Earth on the Brink of an Ice Age

Earth on the Brink of an Ice Age
11.01.2009 Source: Pravda.Ru URL: http://english.pravda.ru/science/earth/106922-earth_ice_age-0

The earth is now on the brink of entering another Ice Age, according to a large and compelling body of evidence from within the field of climate science. Many sources of data which provide our knowledge base of long-term climate change indicate that the warm, twelve thousand year-long Holocene period will rather soon be coming to an end, and then the earth will return to Ice Age conditions for the next 100,000 years.

Ice cores, ocean sediment cores, the geologic record, and studies of ancient plant and animal populations all demonstrate a regular cyclic pattern of Ice Age glacial maximums which each last about 100,000 years, separated by intervening warm interglacials, each lasting about 12,000 years.

Most of the long-term climate data collected from various sources also shows a strong correlation with the three astronomical cycles which are together known as the Milankovich cycles. The three Milankovich cycles include the tilt of the earth, which varies over a 41,000 year period; the shape of the earth’s orbit, which changes over a period of 100,000 years; and the Precession of the Equinoxes, also known as the earth’s ‘wobble’, which gradually rotates the direction of the earth’s axis over a period of 26,000 years. According to the Milankovich theory of Ice Age causation, these three astronomical cycles, each of which effects the amount of solar radiation which reaches the earth, act together to produce the cycle of cold Ice Age maximums and warm interglacials.

Elements of the astronomical theory of Ice Age causation were first presented by the French mathematician Joseph Adhemar in 1842, it was developed further by the English prodigy Joseph Croll in 1875, and the theory was established in its present form by the Serbian mathematician Milutin Milankovich in the 1920s and 30s. In 1976 the prestigious journal “Science” published a landmark paper by John Imbrie, James Hays, and Nicholas Shackleton entitled “Variations in the Earth’s orbit: Pacemaker of the Ice Ages,” which described the correlation which the trio of scientist/authors had found between the climate data obtained from ocean sediment cores and the patterns of the astronomical Milankovich cycles. Since the late 1970s, the Milankovich theory has remained the predominant theory to account for Ice Age causation among climate scientists, and hence the Milankovich theory is always described in textbooks of climatology and in encyclopaedia articles about the Ice Ages.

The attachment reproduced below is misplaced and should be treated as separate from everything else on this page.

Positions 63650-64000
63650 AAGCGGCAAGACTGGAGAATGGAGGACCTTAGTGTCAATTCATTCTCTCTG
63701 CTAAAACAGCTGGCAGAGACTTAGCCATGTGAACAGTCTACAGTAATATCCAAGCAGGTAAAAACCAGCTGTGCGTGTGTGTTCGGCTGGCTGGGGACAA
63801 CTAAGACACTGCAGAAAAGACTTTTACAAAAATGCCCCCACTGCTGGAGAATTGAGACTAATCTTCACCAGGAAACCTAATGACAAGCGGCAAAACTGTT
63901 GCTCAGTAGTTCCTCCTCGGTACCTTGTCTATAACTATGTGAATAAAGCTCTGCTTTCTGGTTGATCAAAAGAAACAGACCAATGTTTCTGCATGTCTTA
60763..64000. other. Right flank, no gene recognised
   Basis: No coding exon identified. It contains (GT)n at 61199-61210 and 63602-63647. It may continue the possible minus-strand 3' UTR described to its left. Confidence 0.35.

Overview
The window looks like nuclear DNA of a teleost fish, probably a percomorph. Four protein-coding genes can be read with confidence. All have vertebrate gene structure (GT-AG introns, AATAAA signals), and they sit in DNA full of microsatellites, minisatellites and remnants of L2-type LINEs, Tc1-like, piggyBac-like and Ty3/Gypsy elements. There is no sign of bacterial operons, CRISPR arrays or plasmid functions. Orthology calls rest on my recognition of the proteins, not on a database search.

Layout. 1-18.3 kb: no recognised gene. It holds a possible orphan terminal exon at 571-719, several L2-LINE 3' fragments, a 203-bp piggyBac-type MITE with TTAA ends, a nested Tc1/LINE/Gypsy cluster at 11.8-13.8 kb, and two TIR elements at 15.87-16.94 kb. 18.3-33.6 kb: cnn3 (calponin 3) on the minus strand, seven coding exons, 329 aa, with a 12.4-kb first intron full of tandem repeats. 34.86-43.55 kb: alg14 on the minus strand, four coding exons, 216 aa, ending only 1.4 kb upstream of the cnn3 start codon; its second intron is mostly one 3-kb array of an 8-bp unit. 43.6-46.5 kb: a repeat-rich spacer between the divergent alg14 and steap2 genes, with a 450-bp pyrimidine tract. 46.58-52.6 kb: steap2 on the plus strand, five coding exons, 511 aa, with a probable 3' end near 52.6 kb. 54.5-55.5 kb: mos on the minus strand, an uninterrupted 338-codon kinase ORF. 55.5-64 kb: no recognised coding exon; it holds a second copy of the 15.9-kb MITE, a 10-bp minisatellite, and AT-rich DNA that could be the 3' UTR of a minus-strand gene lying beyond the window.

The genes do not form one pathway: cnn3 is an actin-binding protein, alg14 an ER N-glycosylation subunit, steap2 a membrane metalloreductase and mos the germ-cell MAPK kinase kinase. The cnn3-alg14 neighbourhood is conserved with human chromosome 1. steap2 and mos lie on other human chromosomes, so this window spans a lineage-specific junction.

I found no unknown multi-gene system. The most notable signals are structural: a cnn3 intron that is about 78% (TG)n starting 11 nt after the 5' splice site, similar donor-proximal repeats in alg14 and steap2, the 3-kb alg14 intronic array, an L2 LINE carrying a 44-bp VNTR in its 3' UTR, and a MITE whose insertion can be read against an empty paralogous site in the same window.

In their 1976 paper Imbrie, Hays, and Shackleton wrote that their own climate forecasts, which were based on sea-sediment cores and the Milankovich cycles, “… must be qualified in two ways. First, they apply only to the natural component of future climatic trends – and not to anthropogenic effects such as those due to the burning of fossil fuels. Second, they describe only the long-term trends, because they are linked to orbital variations with periods of 20,000 years and longer. Climatic oscillations at higher frequencies are not predicted… the results indicate that the long-term trend over the next 20,000 years is towards extensive Northern Hemisphere glaciation and cooler climate.”